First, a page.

Two human rights organizations are sounding the alarm about a bill before the Iranian parliament that would impose official supervision on non-governmental organizations.
Amnesty International and Dutch human rights organization, Arseh Sevom issued a joint statement urging Iranian lawmakers to reject the bill that would govern “the establishment and supervision of non-governmental organizations.” They maintain that the bill aims to control and eradicate independent organizations in Iran.
According to the statement, if this bill passes, all NGOs would be subject to the approval of a supervisory board comprised of intelligence and Basij forces. All major decisions regarding the activities of NGOs would be left up to this supervisory board. The statement says the bill would be another infringement on the right to assemble and form organizations.
Groups rallying to challenge the bill and urge its defeat include organizations active in environmental issues, women’s rights and support for people with disabilities, as well as professional guilds.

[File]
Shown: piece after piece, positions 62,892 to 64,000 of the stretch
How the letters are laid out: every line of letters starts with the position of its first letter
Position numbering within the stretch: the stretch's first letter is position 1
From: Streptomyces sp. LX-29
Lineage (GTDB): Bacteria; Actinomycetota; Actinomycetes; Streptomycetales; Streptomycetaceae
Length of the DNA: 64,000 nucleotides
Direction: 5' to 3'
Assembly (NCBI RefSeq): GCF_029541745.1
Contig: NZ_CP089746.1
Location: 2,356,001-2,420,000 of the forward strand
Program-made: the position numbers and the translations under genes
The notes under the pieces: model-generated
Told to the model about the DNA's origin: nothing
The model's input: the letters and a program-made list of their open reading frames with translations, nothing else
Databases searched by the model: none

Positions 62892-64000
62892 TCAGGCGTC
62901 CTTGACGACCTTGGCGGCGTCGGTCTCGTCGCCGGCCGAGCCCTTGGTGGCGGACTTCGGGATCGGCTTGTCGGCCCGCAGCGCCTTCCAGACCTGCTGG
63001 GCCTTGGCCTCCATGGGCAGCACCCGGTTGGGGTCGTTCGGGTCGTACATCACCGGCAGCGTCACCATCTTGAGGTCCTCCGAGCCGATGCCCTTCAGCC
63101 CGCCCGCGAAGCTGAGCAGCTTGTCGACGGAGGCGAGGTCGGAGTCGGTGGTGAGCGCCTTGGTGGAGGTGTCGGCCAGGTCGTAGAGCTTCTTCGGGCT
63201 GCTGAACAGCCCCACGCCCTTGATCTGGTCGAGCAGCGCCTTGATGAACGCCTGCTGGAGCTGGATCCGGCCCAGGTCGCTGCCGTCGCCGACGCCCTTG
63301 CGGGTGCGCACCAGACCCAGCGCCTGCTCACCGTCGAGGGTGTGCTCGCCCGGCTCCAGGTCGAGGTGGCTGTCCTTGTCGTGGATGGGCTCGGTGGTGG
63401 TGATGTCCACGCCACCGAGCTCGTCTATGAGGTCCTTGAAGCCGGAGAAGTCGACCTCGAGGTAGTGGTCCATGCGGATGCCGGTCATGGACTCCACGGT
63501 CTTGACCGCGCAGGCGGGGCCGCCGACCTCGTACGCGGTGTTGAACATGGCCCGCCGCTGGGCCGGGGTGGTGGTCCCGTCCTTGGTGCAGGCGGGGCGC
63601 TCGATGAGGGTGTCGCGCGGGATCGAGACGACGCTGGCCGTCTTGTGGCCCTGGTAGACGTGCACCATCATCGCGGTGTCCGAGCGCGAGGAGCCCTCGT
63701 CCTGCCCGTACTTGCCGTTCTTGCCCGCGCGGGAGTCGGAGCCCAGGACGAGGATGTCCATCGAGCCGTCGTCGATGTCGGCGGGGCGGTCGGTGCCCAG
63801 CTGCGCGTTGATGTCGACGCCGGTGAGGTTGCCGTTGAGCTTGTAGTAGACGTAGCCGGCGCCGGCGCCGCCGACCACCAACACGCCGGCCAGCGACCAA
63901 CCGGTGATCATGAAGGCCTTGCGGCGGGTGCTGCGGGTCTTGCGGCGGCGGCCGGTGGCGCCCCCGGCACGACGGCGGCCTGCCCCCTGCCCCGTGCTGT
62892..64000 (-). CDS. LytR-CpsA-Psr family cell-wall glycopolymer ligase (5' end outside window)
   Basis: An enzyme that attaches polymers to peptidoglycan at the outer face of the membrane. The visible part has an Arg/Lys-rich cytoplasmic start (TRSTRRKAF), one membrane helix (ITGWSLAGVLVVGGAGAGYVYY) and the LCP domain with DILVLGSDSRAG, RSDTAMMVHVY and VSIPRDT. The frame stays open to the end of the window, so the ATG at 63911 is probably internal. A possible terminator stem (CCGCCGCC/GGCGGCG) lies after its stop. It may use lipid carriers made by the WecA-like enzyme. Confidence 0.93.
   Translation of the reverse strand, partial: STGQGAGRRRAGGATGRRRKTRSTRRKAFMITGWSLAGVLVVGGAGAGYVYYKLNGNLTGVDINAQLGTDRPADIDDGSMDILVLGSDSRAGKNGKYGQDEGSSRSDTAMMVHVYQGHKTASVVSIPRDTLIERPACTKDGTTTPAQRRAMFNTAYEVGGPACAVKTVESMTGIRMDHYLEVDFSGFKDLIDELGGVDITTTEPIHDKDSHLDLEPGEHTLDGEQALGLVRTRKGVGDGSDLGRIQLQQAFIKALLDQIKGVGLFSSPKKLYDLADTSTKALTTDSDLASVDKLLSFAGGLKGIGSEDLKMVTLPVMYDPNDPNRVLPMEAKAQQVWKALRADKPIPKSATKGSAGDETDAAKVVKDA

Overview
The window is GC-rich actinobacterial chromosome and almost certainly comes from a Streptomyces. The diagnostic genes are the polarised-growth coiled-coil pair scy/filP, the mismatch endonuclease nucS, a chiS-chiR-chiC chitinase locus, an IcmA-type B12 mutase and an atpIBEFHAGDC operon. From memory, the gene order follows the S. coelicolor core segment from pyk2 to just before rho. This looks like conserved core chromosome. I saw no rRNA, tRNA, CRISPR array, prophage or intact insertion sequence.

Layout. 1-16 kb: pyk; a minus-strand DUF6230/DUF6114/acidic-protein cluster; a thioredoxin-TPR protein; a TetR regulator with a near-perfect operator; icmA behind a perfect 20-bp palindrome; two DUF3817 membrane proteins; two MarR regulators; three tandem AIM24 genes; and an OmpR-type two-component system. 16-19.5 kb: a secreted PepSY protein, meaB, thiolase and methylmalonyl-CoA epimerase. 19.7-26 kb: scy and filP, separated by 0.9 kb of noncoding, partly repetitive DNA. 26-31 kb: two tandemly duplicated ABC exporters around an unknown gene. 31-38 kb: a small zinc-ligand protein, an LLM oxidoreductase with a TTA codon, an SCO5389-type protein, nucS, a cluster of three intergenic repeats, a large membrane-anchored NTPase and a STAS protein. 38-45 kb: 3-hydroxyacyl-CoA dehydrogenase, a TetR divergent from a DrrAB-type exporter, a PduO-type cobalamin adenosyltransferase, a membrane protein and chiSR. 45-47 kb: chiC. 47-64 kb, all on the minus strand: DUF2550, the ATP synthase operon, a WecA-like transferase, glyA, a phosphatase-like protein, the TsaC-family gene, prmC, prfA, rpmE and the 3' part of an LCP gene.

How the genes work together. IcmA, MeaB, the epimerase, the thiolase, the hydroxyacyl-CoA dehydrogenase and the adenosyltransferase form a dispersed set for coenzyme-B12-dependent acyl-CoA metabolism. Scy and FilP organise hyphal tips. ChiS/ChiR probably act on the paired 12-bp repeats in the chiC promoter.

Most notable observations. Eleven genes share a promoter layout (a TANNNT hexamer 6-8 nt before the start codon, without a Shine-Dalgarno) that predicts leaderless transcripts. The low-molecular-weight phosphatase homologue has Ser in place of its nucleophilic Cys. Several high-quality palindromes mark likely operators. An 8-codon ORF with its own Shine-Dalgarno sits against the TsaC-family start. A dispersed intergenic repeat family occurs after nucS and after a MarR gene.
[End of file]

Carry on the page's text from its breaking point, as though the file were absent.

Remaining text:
According to the proposed bill, the supervisory board would supervise the NGOs’ activities and control the distribution of funds among them.
NGOs in Iran began widespread activities during the reform government in the 1990s.
Up until now, the government has not intervened in the establishment and activities of NGOs, and the supervisory boards were mostly comprised of NGO representatives.
Since Mahmoud Ahmadinejad came to power in 2005, the NGOs have come under intense government pressure, yet many still continue their activities.
Following the 2009 post-election protests, NGOs active in women’s rights, student rights, human rights issues and the media have been forced to limit their activities. Many activists involved with these groups have been arrested and given long term prison sentences.